Big Brothers Big Sisters of America, the nation’s most experienced mentoring organization is now providing a new podcast series to help parents and mentors prevent youth from falling victim to the opioid crisis. The national Mentoring Youth Impacted by Opioids (MYIO) grant, one-to-one mentoring program, pairs mentors (called ‘Bigs’) with youth, aged 9 to young 17 (called ‘Littles’). Big Brothers Big Sisters’ evidence-based approach is designed to create positive youth outcomes, including educational success, avoidance of risky behaviors, and improved relationships. Parents/guardians and mentors will have access to the new Opioid Abuse Prevention Podcast Series beginning in October, which is National Substance Abuse Awareness Month.
The 10-episode podcast series will feature experts from Caron Treatment Centers, Tower Health and Big Brothers Big Sisters of America. Topics include: The Opioid Epidemic—Where it Stands; Thriving Despite Trauma–Practical Strategies for Instilling Resiliency in Youth; and
The Importance of a Positive Peer Culture in Opioid Abuse Prevention.
When comparing Big Brothers Big Sisters Risk and Protective Inventory (RPI) data to national data, parents who have children enrolled in a Big Brothers Big Sisters mentoring program report that 28% have one or more family members who has a problem with alcoholism or drug use, compared to 8% children nationally.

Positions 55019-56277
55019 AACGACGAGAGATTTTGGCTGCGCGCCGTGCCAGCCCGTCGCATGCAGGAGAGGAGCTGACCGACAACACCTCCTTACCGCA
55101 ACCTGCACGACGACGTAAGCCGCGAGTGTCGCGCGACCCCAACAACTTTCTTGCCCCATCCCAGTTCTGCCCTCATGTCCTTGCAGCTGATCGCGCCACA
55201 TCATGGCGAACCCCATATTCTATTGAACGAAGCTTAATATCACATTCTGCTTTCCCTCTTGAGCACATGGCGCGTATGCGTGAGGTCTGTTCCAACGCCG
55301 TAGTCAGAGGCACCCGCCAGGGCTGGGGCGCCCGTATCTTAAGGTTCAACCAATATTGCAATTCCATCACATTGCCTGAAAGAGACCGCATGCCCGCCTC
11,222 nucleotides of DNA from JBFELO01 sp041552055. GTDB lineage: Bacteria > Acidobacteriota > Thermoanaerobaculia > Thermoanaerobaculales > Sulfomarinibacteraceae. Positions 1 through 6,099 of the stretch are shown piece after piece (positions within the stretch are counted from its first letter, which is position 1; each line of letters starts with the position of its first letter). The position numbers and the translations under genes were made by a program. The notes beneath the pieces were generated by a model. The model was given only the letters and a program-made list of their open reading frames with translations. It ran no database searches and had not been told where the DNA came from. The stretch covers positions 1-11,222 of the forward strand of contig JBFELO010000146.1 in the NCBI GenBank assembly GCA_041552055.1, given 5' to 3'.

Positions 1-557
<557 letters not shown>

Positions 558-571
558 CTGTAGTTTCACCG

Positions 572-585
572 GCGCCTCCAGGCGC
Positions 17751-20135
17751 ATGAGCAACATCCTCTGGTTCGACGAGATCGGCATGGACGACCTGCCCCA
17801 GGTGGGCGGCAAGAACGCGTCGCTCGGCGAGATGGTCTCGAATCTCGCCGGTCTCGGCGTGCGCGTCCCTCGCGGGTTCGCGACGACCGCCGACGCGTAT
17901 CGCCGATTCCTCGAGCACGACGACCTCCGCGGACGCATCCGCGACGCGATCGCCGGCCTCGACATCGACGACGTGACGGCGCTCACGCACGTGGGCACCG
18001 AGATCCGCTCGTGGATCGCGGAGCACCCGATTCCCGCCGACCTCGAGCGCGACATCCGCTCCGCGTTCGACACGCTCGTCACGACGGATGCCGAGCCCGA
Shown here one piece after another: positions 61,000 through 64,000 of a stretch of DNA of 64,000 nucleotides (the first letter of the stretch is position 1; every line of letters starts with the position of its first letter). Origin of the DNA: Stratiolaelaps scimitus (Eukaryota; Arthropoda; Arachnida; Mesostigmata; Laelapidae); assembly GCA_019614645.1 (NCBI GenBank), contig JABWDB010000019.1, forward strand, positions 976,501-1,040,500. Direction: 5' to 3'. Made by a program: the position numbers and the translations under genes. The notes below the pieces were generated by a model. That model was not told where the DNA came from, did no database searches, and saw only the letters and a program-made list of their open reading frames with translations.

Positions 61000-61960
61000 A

The goal of the podcast series is to decrease the likelihood that youth will engage in opioid and substance use and provide support to those who are impacted by personal or family-member opioid abuse.
“We know the strength of our mentoring program relies not only on the connection between the Big and the Little, but the support from the parent or guardian, too.” said Pam Iorio, President and CEO of Big Brothers Big Sisters of America. “Whenever we can offer an extra layer of guidance or additional resources to our families, we can play a role in that young person’s success.”
“Tragically, the COVID-19 pandemic has led to even more families being affected by opioid use disorder,” said Tammy Granger, Vice President of Education at Caron Treatment Centers. “That’s why it’s more critical than ever that parents, caregivers, and mentors are educated about the disease of addiction and empowered to support the well-being of their loved ones and ‘Littles’ during these challenging times.”
This podcast series is funded by grant #2018-JU-FX-0023 from the Office of Juvenile Justice and Delinquency Prevention, Office of Justice Programs, U.S. Department of Justice. Neither the U.S. Department of Justice nor any of its components are responsible for, or necessarily endorse, this podcast, (including, without limitation, its content, policies, and any services or tools provided).
The series will be available to the 238 Big Brothers Big Sisters agencies across the country. Click here to listen to one of the podcast episodes, Thriving Despite Trauma—Practical Strategies for Instilling Resiliency in Youth.